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Author: Subject: Benzoin and related Acyloin via thiamine
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[*] posted on 16-8-2016 at 13:48
Benzoin and related Acyloin via thiamine

Benzoin and related acyloin via thiamine catalysed dimerisation of aldehydes.

Benzoin and its related acyloins are important starting materials for the preparation of vicinal diketone (eg Benzil) and numerous organic ligands and organic reagents used for the detection or analysis of metals, for example Benzoin-oxime and furil dioxime.

Acyloin formation.gif - 4kB

The preparation of benzoin from benzaldehyde via the alkali cyanide catalysed route is well know and has been investigated many times since its discovery in the late 1830's. The problem for the amateur chemist is in part the availability of sodium and potassium cyanides but also the strongly alkaline condition generated by the cyanide salts tends to promote side reaction such as Cannizzaro's reaction or tar formation with the more reactive aldehydes.

Having attempted Vogel’s preparation of furoin (1) using sodium cyanide and finding the resulting material very difficult to purify and the yield rather poor (about 23% in my hands) I decided to try the effect of thiamine on furfuraldehyde. Before trying this procedure on my precious furfuraldehyde I decided to try it on the more readily available benzaldehyde. Most of the procedures I have found are for micro or semi-micro scale preparations so I scaled up one of these procedures, an anonymous college procedure, that I found on the internet.

Benzoin from benzaldehyde via Thiamine nitrate:
To a 500ml round-bottom flask containing a 35mm stir-bar were added 7.034g of thiamine mono-nitrate and 20ml of water, the thiamine did not dissolve completely. To the milky suspension were added 4ml of 40% sodium hydroxide solution and 75ml of rectified spirit (95% ethanol). The stirrer was turned on and when the initial bright yellow colour had faded to a clear solution 39ml of benzaldehyde was added all at once. The flask was placed in a water bath at 50°C and the temperature slowly raised to 60°C over about 15-20 minutes.

Benzoin 1 flask+stirrer.jpg - 924kB Flask and stir bar

Benzoin 2 thiamine slurry.jpg - 921kB Thiamine nitrate slurry

Benzoin 3 thiamine+NaOH.jpg - 619kB Thiamine slurry turns yellow on NaOH addition

Benzoin 4 thiamine yellow faded.jpg - 607kB Yellow colour faded to a clear solution

The flask was then maintained at 60°C for a period of 2 hours and allowed to cool a little before being poured into a 250ml beaker. Crystals formed rapidly and when the mixture had cooled to room temperature it was chilled in the fridge to 5°C (for about 2 hours). The crystals were filtered at the pump and washed with 50ml of 1:1 rectified spirit/water mixture, this removed most of the yellow colour from the cake. The filter cake was then slurried into a further 50ml of the alcohol water mixture and again filtered at the pump, sucked as dry as possible and then turned out onto a watch glass and dried. The cake was dried at 35°C for 24 hours and weighed 16.87g representing a yield of 41.6% of creamy white Benzoin. The Mp was 133-134.5°C a little below the published figure of 135-137°C. The melting point may be raised to close to the published value by recrystallization from methanol, 10.5ml of pure methanol being required per gram of crude benzoin. This is not necessary if the benzoin is to be used for the preparation of benzil.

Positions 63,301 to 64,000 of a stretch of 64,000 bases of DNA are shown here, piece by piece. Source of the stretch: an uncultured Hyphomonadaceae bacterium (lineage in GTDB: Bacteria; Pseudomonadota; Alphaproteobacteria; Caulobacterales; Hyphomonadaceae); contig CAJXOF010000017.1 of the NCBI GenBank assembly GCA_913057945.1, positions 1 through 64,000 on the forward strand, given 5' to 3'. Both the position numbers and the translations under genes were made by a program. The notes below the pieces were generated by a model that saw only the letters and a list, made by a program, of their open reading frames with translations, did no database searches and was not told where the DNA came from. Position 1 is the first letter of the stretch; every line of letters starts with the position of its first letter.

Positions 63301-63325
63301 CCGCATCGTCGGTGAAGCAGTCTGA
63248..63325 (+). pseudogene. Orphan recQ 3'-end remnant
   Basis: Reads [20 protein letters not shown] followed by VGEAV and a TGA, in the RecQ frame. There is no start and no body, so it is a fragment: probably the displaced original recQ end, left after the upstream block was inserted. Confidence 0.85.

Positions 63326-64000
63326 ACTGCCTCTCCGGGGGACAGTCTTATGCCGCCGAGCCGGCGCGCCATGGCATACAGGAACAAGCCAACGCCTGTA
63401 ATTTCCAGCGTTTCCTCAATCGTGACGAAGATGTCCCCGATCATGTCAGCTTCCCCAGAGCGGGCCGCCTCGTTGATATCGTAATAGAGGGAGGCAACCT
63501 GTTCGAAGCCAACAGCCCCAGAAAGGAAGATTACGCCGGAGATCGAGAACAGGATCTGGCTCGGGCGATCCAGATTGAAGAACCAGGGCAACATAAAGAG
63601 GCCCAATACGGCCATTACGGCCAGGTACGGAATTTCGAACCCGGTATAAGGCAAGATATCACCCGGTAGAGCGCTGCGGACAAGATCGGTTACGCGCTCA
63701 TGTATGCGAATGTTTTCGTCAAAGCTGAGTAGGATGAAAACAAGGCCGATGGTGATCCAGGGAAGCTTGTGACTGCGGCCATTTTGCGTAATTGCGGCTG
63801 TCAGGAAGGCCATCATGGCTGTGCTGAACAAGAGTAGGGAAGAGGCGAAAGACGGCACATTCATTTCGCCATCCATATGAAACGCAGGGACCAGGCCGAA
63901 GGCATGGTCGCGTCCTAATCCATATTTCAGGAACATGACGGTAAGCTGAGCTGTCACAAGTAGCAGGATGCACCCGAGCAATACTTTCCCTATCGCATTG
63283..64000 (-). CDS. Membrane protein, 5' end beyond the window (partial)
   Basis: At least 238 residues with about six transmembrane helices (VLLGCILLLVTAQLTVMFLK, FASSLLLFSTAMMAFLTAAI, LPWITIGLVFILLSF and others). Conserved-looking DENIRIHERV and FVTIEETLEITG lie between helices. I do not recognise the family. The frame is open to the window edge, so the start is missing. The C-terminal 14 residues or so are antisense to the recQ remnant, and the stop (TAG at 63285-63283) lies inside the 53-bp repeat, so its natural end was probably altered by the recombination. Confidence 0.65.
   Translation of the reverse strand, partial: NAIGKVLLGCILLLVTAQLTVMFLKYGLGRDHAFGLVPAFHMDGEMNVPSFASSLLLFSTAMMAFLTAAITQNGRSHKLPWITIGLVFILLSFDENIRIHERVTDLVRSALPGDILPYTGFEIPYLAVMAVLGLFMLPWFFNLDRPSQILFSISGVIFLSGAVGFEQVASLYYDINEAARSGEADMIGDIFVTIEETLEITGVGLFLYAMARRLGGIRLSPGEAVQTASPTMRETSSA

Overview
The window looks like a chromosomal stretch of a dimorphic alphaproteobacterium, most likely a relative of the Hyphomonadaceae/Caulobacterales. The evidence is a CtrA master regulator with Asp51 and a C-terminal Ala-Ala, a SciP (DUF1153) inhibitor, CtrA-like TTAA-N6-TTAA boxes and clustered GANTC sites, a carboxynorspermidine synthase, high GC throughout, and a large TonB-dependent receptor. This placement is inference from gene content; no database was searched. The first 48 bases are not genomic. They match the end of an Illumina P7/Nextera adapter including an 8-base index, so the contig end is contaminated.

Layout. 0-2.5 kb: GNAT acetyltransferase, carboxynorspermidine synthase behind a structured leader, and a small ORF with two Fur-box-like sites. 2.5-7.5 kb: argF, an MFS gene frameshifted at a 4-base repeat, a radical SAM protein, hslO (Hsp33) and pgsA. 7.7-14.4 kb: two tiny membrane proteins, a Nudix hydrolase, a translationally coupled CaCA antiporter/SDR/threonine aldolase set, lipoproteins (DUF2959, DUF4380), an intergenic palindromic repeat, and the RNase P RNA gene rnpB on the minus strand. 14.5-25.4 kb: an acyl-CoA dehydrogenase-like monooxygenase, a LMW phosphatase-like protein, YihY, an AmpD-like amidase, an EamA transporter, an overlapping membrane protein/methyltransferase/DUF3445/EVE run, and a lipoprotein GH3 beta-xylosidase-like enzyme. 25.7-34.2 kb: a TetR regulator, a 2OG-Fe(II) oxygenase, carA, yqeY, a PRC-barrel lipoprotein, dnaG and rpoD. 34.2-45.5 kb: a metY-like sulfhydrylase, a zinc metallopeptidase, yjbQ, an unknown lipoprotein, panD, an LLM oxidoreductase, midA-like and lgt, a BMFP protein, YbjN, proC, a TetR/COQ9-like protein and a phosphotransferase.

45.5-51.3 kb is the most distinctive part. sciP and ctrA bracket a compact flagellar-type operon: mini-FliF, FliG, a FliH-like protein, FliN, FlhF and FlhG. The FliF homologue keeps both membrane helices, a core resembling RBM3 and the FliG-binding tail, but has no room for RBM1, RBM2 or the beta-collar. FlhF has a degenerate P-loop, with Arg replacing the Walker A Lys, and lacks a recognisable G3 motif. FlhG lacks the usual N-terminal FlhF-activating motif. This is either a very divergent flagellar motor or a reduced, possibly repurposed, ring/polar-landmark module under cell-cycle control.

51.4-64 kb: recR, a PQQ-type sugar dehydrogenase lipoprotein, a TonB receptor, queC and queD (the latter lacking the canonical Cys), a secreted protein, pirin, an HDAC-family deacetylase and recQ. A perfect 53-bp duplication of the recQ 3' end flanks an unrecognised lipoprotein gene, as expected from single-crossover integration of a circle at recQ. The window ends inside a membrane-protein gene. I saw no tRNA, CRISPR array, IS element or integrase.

Benzoin 6 reaction complete.jpg - 638kB The cooling reaction mixture

Benzoin 7 final product.jpg - 465kB Final washed and dried benzoin product.

Furoin from furfural via Thiamine nitrate:
This is basically the same as the previous procedure but with furfural in place of benzaldehyde. To a 500ml RB flask containing a 35mm stir-bar were added 7.065g of thiamine mono-nitrate and 20ml of water. The stirrer was started and 75ml of rectified spirit and 4ml of 40% sodium hydroxide solution were added. Once the transient yellow colour had faded 40ml (46.4g) of freshly prepared furfuraldehyde (Note 1) were added all at once, the reaction mixture became dark brown. The flask was placed in a water bath at 50°C and maintained at this temperature for 1.5 hours (Note 2). After about 1 hour a pale crystalline precipitate began to form and the reaction mixture became paler, eventually an amber colour. When the heat was turned off the mixture was stirred for a further 10-15 minutes and then poured into a 250ml beaker and allowed to cool to room temperature, the flask was rinsed with a little (perhaps 5-8ml) of rectified spirit. The mixture was finally chilled in the fridge overnight at 5°C. The mixture solidified but when stirred liquefied, the slurry was filtered at the pump and the yellow cake washed with 1:1 rectified spirit and water until the runnings were colourless, about 70ml were required (Note 3).

The filter cake was dried at about 35°C on a large watch glass for 24 hours. The crude almost pure white crystalline product weighed 33.57g (72.3% of theory) and melted at 135-136.5°C which is close to the ideal melting point of 135-137°C. If it is felt necessary to recrystallize the furoin then 7ml of pure methanol per gram are used and recovery is usually about 89% without work-up of the filtrate.

Furoin 2 filtration note washing colour.jpg - 686kB Filtering the furoin reaction mixture note the colour of the filtrate compared to the washed cake

Furoin 3 raw cake being returned for washing.jpg - 687kB The furion filter cake being returned to the beaker for further washing

Furoin 4 washed cake drying.jpg - 595kB Crude furoin drying note creamy colour